In the latest volunteer-run FACTS study, women and nonbinary artists are making steady, if slow, progress in representation across festivals. But the larger the festival, the less balanced the gender representation.

This is the sixth FACTS report run by volunteers from the female:pressure network, published today on International Women’s Day (which is now a holiday here in Berlin), and following previous editions in 2013, 2015, 2017, 2020, and 2022. It’s a true volunteer, grassroots effort, from methodology to collection – the group has informally dubbed itself “the troublemakers.” There’s no funding, and no official institutional involvement; this is all hashed out by a group of active members. And they work really, really hard. Even as official responses from festivals have lagged a bit in recent years (for unknown reasons), there was greater data collected this year by the volunteers than any previous year.

Gender proportions of festivals acts 2022-2023, as pie chart:
30% female
3% non-binary
7% mixed
58% male

Graph images by Elisa Metz.

The data covers the span 2012 – 2023, and taken across the decade-plus, the progress is notable – 43% non-male representation up from a truly depressing 18% back in 2012. It’s also notable that “nonbinary” and “unidentified” as categories have grown from essentially nonmeasurable responses in early reports to sizable slices now. I’m not going to get into the discussion of categorization and reinforcement of binaries – there is some mention of their conversations on those topics in the report, though. Generally, the full report is worth a read, beyond just the graphs, as some of the most interesting and challenging discussions do happen like that in the margins.

I expect anyone who cares about this issue is already scanning lineups. So it’s some of the correlations that are maybe most worth mentioning:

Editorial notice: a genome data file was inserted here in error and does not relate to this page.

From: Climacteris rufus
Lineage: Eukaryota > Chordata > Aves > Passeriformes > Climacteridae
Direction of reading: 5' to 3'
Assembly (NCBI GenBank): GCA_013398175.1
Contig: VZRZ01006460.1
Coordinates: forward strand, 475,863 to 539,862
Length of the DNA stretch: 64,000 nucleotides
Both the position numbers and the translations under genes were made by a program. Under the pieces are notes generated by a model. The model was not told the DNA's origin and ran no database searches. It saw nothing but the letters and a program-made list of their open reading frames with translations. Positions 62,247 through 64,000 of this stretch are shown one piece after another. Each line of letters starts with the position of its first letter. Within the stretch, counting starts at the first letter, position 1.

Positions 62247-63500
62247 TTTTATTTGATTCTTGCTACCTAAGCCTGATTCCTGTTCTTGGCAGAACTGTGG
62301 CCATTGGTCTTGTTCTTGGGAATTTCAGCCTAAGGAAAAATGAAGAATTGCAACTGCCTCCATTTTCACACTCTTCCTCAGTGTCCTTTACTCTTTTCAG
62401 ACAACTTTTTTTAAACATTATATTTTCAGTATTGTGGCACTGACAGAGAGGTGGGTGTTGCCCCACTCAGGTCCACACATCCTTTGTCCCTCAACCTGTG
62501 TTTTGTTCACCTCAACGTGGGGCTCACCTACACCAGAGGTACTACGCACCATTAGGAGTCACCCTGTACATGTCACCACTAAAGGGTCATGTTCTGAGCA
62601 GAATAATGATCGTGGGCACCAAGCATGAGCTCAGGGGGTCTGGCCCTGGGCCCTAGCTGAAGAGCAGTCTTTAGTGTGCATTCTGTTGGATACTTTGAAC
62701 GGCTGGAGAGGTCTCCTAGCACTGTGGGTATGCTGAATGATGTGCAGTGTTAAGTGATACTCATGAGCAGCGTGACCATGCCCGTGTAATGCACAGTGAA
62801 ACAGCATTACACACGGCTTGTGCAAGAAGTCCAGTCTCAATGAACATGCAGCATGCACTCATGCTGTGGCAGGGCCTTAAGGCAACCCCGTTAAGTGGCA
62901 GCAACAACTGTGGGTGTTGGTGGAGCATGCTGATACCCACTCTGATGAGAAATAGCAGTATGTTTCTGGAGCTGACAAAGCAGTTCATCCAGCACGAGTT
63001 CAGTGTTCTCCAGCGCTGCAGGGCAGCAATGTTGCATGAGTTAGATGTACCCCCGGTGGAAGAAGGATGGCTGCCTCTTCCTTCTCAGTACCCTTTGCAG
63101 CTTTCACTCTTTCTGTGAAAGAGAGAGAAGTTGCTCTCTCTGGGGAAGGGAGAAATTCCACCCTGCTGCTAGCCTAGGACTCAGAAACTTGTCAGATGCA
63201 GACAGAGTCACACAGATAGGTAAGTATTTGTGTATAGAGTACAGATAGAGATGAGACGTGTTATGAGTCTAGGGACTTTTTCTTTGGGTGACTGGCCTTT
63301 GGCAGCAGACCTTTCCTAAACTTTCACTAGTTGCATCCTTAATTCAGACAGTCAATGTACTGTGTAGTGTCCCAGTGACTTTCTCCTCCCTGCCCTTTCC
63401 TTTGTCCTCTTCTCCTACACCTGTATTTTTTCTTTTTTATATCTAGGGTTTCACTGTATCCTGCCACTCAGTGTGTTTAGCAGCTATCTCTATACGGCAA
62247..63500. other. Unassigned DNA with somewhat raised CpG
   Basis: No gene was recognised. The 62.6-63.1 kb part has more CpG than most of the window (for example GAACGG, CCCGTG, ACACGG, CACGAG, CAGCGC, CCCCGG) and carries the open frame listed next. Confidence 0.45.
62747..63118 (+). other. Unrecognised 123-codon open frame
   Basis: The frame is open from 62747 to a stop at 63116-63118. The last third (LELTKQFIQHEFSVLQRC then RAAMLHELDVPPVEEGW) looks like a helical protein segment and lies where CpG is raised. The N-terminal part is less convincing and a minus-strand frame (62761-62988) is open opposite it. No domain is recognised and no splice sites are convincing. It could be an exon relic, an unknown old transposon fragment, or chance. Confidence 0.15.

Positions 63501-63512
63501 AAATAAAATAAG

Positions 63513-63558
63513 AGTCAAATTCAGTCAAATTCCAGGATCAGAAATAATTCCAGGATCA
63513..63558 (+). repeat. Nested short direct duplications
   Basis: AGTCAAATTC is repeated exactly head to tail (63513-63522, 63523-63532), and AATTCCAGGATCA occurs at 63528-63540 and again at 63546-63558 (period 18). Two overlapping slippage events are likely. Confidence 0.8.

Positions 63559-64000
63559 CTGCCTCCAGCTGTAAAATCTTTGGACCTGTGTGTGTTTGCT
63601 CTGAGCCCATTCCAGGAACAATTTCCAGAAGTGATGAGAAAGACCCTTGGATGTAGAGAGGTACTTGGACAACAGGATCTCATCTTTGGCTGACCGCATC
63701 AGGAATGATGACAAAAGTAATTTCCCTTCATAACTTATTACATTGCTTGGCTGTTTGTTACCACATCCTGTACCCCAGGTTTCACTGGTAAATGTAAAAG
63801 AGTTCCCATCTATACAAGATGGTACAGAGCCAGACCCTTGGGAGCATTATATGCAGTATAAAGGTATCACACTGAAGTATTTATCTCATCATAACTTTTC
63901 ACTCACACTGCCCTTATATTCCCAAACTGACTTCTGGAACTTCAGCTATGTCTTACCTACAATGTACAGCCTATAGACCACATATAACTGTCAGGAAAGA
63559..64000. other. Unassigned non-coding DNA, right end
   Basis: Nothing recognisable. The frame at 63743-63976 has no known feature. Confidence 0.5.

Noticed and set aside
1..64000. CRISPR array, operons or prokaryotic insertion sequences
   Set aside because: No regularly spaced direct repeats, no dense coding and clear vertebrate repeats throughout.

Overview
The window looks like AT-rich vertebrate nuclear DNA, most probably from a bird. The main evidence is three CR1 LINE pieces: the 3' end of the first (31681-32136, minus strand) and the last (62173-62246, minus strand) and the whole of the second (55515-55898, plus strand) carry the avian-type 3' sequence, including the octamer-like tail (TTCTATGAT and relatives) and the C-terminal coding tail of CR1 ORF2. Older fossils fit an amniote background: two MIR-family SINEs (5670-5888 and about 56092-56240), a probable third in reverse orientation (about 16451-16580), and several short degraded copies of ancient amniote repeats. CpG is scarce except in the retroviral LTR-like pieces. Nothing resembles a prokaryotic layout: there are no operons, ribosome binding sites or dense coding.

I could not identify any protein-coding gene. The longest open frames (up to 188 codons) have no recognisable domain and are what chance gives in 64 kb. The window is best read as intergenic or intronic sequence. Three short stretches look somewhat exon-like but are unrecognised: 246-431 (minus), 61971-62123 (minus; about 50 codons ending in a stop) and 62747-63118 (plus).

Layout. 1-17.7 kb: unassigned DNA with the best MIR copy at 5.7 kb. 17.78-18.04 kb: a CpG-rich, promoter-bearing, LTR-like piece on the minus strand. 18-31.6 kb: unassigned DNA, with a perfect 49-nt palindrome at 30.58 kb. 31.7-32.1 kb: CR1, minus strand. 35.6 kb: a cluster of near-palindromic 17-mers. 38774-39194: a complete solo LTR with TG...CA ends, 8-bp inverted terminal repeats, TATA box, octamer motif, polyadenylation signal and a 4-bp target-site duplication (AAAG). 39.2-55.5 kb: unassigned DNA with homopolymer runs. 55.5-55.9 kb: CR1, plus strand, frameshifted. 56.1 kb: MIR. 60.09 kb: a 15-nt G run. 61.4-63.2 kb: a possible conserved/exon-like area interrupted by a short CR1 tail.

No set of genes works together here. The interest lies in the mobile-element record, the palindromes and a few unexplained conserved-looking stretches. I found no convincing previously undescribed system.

Larger festivals tend to have lower proportions of female and non- binary acts. Publicly funded festivals and festivals with female artistic directors have higher proportions of female acts.

… there is a continued trend of the largest festivals booking the fewest female and nonbinary acts. Indeed, the smaller the festival, the more gender diverse its line-up is likely to be. There is clearly still a significant imbalance in gender representation on electronic music festival stages today.

Also worth highlighting: seeing this as a systemic issue:

Structural sexism perpetuates inequality by creating barriers and disincentives for artists of marginalized genders, limiting success in the arts to the status quo. While this phenomenon is receiving more media coverage today, we believe that measuring trends through the FACTS study is necessary to understand developments in the electronic music industry and to hold decision-makers accountable.

“The smaller the festival, the more gender diverse its line-up is likely to be.”

FACTS 2024 report
Gender proportions of festival acts over time, shown as a bar graph, from 2012 to 2023. Steady improvement generally across categories from 9% female / 9% mixed / 82% male in 2012 to 30% female / growing non-binary and unidentified representation / 7% mixed / 57% male.